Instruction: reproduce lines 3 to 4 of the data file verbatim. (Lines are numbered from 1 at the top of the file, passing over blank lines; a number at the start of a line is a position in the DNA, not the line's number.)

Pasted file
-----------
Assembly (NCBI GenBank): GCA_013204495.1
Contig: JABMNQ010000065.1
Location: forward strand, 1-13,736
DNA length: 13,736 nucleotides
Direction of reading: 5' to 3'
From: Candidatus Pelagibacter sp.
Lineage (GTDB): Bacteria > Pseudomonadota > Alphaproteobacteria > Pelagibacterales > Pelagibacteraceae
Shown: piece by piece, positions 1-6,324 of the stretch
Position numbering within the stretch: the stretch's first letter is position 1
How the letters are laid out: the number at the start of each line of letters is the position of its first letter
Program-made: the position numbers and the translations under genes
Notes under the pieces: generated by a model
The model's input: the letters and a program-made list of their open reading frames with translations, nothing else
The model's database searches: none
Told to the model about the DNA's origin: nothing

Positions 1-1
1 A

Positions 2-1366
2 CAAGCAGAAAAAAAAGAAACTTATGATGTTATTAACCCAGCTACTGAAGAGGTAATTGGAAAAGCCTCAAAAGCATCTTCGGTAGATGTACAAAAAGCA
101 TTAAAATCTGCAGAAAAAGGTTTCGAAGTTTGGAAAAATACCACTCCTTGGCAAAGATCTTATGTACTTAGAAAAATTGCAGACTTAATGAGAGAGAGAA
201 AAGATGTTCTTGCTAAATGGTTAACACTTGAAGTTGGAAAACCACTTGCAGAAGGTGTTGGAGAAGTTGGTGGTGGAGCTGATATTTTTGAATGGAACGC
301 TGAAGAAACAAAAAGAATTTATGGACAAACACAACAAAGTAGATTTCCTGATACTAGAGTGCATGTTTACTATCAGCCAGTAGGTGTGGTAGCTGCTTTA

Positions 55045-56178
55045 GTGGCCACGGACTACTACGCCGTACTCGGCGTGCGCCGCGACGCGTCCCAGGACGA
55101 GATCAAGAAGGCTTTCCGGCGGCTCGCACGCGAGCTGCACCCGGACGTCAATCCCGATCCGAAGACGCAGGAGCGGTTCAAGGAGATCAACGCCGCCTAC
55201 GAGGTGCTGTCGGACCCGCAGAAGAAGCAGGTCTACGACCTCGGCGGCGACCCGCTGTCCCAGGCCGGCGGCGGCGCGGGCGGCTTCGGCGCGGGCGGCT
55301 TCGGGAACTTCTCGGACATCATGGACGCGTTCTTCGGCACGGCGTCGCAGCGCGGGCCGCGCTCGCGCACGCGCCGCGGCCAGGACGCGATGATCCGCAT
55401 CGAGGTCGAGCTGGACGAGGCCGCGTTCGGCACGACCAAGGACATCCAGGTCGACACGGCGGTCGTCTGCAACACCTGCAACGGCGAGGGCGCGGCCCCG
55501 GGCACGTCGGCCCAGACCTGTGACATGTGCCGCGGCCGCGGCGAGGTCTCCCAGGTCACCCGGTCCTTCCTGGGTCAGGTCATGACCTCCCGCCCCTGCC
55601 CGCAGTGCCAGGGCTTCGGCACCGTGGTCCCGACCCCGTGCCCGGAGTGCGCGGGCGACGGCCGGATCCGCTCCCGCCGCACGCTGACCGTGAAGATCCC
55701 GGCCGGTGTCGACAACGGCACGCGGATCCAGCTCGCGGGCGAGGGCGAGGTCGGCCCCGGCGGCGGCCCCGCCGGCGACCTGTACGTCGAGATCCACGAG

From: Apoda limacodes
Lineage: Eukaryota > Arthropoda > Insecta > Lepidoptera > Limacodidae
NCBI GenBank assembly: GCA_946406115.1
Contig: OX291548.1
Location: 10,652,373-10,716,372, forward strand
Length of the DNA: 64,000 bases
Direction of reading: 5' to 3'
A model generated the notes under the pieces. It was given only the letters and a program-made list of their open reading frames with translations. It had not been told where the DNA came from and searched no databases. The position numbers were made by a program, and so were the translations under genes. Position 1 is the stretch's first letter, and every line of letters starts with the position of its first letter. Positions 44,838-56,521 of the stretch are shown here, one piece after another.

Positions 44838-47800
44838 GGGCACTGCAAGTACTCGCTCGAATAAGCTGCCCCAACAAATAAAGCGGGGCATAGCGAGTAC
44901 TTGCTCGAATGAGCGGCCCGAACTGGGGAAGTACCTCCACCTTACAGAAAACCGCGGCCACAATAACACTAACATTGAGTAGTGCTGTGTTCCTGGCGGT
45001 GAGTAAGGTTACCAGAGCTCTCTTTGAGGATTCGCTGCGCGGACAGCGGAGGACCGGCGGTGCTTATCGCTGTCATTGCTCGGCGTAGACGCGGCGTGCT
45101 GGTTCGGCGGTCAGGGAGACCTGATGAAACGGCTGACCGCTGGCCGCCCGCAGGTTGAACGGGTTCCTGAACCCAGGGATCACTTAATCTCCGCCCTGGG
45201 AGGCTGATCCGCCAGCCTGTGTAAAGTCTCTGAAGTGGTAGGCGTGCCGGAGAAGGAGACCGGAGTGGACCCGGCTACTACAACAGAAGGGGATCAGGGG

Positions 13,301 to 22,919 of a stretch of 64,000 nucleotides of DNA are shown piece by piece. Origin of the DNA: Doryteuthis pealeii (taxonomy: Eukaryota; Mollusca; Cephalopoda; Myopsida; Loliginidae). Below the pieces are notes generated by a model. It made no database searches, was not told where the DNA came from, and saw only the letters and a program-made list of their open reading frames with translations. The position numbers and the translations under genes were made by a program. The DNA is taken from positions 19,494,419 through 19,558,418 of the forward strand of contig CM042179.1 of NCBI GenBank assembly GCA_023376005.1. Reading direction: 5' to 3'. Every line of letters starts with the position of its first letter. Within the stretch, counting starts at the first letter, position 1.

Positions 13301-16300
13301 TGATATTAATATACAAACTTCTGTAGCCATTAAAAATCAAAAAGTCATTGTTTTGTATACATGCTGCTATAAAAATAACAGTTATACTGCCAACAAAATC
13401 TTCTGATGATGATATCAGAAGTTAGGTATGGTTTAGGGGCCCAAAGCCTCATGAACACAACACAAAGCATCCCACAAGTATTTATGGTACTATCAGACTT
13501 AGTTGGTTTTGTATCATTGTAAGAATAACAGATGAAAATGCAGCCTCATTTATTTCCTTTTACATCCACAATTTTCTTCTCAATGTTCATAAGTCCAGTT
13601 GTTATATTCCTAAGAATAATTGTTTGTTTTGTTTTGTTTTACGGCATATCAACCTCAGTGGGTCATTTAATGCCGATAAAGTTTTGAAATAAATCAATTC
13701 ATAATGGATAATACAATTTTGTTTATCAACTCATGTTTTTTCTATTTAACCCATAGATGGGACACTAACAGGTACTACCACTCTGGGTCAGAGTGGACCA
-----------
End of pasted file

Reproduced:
Location: forward strand, 1-13,736
DNA length: 13,736 nucleotides